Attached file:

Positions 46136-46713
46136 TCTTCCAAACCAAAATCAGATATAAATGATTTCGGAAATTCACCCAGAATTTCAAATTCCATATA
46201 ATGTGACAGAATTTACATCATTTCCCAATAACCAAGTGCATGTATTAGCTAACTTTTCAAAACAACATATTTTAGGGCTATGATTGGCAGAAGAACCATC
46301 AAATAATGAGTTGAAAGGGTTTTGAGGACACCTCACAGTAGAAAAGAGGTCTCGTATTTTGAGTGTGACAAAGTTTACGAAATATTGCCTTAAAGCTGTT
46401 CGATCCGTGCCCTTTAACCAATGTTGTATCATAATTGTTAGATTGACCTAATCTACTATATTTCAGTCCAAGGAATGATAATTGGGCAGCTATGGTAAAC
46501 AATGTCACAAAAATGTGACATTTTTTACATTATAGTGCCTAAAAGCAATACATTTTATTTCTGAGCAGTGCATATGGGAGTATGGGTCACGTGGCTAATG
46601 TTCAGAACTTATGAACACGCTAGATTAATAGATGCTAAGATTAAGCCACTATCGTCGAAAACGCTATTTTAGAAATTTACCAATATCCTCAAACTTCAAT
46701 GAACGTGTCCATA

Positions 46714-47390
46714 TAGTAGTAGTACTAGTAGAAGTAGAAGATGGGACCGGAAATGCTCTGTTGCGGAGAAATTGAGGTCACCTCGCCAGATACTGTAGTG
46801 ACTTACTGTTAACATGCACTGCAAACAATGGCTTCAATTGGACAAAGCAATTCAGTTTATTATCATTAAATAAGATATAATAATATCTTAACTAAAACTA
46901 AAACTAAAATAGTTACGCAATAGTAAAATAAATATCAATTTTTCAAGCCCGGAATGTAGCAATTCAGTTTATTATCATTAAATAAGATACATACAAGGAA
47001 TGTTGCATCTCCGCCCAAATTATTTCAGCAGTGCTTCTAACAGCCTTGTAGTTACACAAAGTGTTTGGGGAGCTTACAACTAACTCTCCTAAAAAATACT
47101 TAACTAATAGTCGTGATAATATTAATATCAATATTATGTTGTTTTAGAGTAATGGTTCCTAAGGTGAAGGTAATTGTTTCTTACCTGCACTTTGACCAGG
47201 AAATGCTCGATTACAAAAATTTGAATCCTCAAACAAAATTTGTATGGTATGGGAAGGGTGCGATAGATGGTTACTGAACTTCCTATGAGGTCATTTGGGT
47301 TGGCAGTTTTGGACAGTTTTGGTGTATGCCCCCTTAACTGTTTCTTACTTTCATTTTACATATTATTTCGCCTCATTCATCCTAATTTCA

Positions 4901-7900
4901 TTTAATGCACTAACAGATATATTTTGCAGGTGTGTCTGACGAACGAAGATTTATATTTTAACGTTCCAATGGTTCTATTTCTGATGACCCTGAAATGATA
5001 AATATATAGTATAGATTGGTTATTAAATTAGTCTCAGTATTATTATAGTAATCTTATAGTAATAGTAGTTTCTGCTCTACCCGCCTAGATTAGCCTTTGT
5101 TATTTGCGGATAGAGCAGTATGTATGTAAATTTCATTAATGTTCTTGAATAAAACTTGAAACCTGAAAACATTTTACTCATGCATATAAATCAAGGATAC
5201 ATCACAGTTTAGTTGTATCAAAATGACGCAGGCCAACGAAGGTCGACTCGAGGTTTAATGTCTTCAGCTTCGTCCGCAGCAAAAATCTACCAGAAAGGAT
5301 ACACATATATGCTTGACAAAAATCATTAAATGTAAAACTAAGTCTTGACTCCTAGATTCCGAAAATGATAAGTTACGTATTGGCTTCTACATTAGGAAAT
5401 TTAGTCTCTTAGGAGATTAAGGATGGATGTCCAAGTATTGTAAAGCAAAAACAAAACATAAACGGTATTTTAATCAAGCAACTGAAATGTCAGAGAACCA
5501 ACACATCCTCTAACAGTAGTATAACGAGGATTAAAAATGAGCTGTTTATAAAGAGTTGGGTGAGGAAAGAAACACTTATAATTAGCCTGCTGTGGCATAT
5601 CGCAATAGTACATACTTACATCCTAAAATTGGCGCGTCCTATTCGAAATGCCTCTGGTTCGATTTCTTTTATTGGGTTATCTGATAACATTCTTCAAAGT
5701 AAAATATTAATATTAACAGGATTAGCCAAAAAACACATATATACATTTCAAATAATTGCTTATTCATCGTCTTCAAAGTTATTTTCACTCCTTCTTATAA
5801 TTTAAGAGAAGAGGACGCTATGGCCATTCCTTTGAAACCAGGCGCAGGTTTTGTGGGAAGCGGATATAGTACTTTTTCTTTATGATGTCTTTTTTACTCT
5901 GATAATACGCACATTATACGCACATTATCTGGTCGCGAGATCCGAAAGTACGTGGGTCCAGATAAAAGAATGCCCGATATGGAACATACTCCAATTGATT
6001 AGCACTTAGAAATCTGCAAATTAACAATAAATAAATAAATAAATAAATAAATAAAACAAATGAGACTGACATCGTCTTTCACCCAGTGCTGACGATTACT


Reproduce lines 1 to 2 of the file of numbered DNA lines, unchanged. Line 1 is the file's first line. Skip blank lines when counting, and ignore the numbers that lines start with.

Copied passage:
Positions 46136-46713
46136 TCTTCCAAACCAAAATCAGATATAAATGATTTCGGAAATTCACCCAGAATTTCAAATTCCATATA